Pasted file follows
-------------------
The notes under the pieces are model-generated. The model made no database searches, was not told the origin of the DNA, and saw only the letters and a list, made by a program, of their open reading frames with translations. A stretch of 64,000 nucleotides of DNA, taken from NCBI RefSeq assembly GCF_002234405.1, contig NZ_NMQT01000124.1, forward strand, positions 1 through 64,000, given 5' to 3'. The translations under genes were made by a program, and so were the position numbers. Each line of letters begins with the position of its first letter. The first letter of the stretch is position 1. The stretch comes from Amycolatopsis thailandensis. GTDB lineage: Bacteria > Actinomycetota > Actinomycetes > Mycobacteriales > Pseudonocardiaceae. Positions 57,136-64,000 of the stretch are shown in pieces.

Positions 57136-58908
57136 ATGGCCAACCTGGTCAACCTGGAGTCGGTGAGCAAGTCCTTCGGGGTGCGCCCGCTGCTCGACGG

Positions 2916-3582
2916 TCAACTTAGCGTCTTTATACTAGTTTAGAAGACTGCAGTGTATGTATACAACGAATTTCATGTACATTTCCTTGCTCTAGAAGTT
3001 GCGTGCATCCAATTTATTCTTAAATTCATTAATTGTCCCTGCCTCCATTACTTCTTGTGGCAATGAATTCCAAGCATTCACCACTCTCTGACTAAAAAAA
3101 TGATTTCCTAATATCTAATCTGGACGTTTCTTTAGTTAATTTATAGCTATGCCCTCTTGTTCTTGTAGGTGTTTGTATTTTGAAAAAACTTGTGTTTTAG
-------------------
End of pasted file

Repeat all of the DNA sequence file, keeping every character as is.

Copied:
The notes under the pieces are model-generated. The model made no database searches, was not told the origin of the DNA, and saw only the letters and a list, made by a program, of their open reading frames with translations. A stretch of 64,000 nucleotides of DNA, taken from NCBI RefSeq assembly GCF_002234405.1, contig NZ_NMQT01000124.1, forward strand, positions 1 through 64,000, given 5' to 3'. The translations under genes were made by a program, and so were the position numbers. Each line of letters begins with the position of its first letter. The first letter of the stretch is position 1. The stretch comes from Amycolatopsis thailandensis. GTDB lineage: Bacteria > Actinomycetota > Actinomycetes > Mycobacteriales > Pseudonocardiaceae. Positions 57,136-64,000 of the stretch are shown in pieces.

Positions 57136-58908
57136 ATGGCCAACCTGGTCAACCTGGAGTCGGTGAGCAAGTCCTTCGGGGTGCGCCCGCTGCTCGACGG

Positions 2916-3582
2916 TCAACTTAGCGTCTTTATACTAGTTTAGAAGACTGCAGTGTATGTATACAACGAATTTCATGTACATTTCCTTGCTCTAGAAGTT
3001 GCGTGCATCCAATTTATTCTTAAATTCATTAATTGTCCCTGCCTCCATTACTTCTTGTGGCAATGAATTCCAAGCATTCACCACTCTCTGACTAAAAAAA
3101 TGATTTCCTAATATCTAATCTGGACGTTTCTTTAGTTAATTTATAGCTATGCCCTCTTGTTCTTGTAGGTGTTTGTATTTTGAAAAAACTTGTGTTTTAG